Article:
6, from the execution of the fourth line of code 1s, the timer task to the message queue to the second place

7. Now that the synchronization task is completed, the asynchronous task is placed in the execution stack from the message queue in the order of execution

8. The console displays ' click ', ' Timeout ' in turn

9, after a period of time, and executed a mouse click, because the message queue is empty, the mouse task in the message queue to the first

10. After the synchronization task is executed, the asynchronous task is placed in the execution stack from the message queue in the order of execution.

11. The console displays ' click '

"Asynchronous Process"

The following is an example to explain a complete asynchronous process

Div.onclick = function fn () {Console.log ('click')}

1. The main thread initiates an asynchronous request by calling the asynchronous function Div.onclick

2, in a moment, perform an asynchronous operation, that is, the mouse click

3. Next, the callback function fn is queued in the message queue

4. The main thread reads FN from the message queue to the execution stack

5. Then execute the Code console.log (' click ') inside FN on the execution stack

6, then, the console display ' click '

Synchronous variable Asynchronous

After each message is fully executed, other messages are executed. This provides some excellent features, including that it cannot be preempted whenever a function is run, and runs completely before other code runs

One drawback of this model is that when a message takes too long to complete, the Web app cannot handle the user's interactions, such as tapping or scrolling

As a result, a common optimization for this situation is synchronous asynchronous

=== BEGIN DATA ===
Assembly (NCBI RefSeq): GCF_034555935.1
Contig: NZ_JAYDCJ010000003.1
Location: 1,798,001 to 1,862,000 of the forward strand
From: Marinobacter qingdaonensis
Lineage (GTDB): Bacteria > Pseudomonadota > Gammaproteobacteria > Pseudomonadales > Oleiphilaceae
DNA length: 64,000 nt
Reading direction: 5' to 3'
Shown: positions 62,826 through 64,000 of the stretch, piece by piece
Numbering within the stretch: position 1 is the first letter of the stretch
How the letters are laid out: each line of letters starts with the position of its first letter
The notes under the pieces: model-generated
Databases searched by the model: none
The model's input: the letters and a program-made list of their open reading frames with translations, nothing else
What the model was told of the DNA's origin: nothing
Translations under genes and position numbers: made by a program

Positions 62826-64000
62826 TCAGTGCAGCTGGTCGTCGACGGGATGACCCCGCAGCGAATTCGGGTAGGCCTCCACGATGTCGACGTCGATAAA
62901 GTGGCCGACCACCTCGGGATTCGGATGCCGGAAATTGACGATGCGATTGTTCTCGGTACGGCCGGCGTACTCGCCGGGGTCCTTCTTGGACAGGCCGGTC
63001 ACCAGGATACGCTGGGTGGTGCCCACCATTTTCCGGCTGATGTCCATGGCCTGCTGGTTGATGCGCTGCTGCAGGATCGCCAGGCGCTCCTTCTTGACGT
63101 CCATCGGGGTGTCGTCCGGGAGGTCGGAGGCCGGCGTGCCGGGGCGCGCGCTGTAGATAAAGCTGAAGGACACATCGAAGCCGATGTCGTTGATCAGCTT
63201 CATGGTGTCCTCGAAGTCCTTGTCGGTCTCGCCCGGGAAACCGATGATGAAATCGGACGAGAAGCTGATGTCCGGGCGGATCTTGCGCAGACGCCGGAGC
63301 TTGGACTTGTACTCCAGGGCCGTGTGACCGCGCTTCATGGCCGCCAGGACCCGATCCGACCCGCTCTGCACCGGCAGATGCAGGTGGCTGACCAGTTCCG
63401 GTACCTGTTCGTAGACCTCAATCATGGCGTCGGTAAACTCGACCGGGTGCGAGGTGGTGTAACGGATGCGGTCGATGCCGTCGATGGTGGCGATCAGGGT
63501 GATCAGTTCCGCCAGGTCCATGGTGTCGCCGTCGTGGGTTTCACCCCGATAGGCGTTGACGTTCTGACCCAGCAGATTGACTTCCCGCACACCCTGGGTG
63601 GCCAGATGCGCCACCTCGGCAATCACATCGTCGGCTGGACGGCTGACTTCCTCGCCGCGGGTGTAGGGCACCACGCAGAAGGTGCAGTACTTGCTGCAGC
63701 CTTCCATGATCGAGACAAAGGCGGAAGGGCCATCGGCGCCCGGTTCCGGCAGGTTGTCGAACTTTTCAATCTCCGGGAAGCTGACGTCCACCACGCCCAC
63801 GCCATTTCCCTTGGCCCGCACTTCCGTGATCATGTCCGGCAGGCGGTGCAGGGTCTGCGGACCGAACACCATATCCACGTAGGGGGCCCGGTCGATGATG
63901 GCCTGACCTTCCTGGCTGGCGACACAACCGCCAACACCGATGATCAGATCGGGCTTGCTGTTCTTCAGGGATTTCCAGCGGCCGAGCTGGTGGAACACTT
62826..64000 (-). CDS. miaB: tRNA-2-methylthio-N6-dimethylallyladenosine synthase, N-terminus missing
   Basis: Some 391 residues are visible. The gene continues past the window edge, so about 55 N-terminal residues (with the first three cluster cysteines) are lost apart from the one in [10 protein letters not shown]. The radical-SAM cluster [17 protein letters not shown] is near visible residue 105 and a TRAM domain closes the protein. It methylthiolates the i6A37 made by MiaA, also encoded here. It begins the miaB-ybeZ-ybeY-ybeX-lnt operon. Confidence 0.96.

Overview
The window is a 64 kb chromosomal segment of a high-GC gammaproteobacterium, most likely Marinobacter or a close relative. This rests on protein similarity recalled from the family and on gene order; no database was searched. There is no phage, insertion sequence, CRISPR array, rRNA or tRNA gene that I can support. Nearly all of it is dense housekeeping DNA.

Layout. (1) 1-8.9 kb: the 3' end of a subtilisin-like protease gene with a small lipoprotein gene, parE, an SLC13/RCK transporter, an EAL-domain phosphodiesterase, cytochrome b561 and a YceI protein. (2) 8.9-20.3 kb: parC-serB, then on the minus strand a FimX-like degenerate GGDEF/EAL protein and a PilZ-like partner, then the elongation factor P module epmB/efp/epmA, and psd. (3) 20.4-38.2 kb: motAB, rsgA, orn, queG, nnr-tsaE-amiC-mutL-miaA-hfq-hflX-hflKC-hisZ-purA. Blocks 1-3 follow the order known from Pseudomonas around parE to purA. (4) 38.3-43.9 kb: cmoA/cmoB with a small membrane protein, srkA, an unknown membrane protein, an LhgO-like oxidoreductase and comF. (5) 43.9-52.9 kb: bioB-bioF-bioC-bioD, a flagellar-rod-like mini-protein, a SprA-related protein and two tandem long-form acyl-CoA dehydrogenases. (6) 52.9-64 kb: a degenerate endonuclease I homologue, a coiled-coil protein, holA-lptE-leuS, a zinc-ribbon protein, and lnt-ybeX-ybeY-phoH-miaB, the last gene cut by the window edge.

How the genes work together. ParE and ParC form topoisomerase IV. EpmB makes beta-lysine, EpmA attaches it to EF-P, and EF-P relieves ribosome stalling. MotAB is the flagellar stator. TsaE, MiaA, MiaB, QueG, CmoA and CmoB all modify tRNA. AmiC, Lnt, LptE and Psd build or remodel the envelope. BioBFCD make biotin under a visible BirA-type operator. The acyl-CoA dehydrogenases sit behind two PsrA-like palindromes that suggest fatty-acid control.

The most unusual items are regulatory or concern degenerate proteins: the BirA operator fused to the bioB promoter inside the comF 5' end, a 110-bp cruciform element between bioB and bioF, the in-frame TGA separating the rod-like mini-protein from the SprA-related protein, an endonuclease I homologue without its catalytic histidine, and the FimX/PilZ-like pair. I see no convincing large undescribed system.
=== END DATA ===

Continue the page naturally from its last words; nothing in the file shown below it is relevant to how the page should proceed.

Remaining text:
An example is to create a WEBQQ QQ friends list. There are usually hundreds or thousands of friends in the list, and if a friend is using a node to render the list in a page, you might want to create hundreds or thousands of nodes in the page at once.

Adding DOM nodes to a page in a short period of time will obviously make the browser too much, and the results are often the result of browser lag or even suspended animation. The code is as follows:

varary = []; for(vari =1; I <= +; i++) {Ary.push (i); //Suppose ary loaded 1000 friends ' data};varRenderfriendlist =function (data) { for(vari =0, L = data.length; I < L; i++ ){    vardiv = document.createelement ('Div' ); Div.innerhtml=i;  Document.body.appendChild (DIV); }};renderfriendlist (ary);

One solution to this problem is the array chunking technique, where the following Timechunk function allows the creation of nodes to be done in batches, such as creating 1000 nodes in 1 seconds, instead of creating 8 nodes every 200 milliseconds

function Chunk (array,process,context) {    setTimeout (function () {        /// Remove the next entry and process        var item = array.shift (); (Context,item);         // If you have an entry, set another timer        if 0 {            setTimeout (Arguments.callee);    }};    
 var  data = [1 , 2 , 3 , 4 , 5 , 6 , 7 , 8 , 9 , 0  ];function Printvalue (item) { var  div = document.getElementById ( "  '  ); div.innerhtml  + = Item +  " <br>   " ;} Chunk (Data.concat (), printvalue);  

The importance of array chunking is that it can separate the processing of multiple items on the message queue, giving other asynchronous task execution opportunities after each item is processed, which may prevent long-running script errors. Once a function takes more than 50ms of time to complete, it's best to see if you can split the task into a series of small tasks that use timers

In-depth understanding of event loops in JavaScript event-loop